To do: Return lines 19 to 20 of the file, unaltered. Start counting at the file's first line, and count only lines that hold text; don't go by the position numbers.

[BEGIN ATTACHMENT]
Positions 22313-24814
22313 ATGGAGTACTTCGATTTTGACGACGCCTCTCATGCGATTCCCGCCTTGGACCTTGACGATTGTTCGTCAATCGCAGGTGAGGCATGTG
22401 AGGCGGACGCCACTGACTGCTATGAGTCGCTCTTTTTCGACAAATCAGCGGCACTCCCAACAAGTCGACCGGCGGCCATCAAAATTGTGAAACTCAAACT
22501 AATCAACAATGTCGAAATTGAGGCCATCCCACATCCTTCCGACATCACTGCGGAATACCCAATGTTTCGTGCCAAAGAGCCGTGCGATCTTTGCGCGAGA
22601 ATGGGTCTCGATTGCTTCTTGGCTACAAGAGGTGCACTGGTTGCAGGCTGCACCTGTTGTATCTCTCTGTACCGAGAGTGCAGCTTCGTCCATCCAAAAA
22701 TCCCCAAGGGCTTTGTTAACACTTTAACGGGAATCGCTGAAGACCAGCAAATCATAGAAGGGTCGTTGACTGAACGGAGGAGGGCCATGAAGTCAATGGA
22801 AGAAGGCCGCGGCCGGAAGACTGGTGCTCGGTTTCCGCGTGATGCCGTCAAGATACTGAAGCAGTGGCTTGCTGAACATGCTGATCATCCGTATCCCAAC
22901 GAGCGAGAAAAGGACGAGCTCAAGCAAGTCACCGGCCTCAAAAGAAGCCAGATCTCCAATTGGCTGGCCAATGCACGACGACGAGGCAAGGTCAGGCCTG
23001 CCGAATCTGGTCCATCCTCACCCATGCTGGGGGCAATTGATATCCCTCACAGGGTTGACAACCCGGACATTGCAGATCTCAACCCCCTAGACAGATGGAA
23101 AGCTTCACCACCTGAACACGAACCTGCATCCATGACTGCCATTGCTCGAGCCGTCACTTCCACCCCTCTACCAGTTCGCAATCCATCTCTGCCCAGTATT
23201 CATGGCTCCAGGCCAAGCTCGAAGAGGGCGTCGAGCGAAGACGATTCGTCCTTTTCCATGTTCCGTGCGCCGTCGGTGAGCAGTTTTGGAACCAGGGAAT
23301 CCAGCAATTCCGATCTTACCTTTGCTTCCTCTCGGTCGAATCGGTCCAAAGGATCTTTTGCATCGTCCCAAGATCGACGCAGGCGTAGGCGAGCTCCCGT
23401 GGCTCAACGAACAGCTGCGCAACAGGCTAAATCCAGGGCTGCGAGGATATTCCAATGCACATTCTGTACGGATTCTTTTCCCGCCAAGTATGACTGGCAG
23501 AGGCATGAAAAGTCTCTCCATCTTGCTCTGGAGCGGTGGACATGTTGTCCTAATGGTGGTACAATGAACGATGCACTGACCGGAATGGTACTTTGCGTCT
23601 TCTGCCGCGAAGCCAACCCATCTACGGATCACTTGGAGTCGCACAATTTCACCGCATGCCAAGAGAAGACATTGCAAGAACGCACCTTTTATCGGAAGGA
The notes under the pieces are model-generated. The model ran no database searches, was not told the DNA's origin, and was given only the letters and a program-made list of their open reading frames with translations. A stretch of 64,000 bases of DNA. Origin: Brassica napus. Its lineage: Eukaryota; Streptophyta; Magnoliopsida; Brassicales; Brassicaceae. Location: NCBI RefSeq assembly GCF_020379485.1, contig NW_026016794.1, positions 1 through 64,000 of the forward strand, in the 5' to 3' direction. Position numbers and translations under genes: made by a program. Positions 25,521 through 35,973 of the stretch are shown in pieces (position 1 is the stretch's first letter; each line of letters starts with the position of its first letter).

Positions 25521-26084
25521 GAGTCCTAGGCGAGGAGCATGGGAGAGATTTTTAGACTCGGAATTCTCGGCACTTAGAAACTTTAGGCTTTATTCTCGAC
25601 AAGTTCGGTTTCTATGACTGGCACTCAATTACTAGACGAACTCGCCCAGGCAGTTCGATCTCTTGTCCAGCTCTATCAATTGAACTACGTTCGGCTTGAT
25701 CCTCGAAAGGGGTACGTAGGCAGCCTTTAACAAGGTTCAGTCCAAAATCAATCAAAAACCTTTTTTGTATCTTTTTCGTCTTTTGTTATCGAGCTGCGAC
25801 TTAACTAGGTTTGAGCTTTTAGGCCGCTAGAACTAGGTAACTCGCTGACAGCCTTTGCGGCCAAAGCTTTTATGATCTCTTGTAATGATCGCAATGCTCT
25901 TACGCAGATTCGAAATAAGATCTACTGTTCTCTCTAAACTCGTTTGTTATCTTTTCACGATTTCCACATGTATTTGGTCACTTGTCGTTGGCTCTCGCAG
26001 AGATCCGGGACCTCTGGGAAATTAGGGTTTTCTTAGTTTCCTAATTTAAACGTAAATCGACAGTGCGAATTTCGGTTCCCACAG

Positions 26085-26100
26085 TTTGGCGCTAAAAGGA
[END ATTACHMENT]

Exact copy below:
25601 AAGTTCGGTTTCTATGACTGGCACTCAATTACTAGACGAACTCGCCCAGGCAGTTCGATCTCTTGTCCAGCTCTATCAATTGAACTACGTTCGGCTTGAT
25701 CCTCGAAAGGGGTACGTAGGCAGCCTTTAACAAGGTTCAGTCCAAAATCAATCAAAAACCTTTTTTGTATCTTTTTCGTCTTTTGTTATCGAGCTGCGAC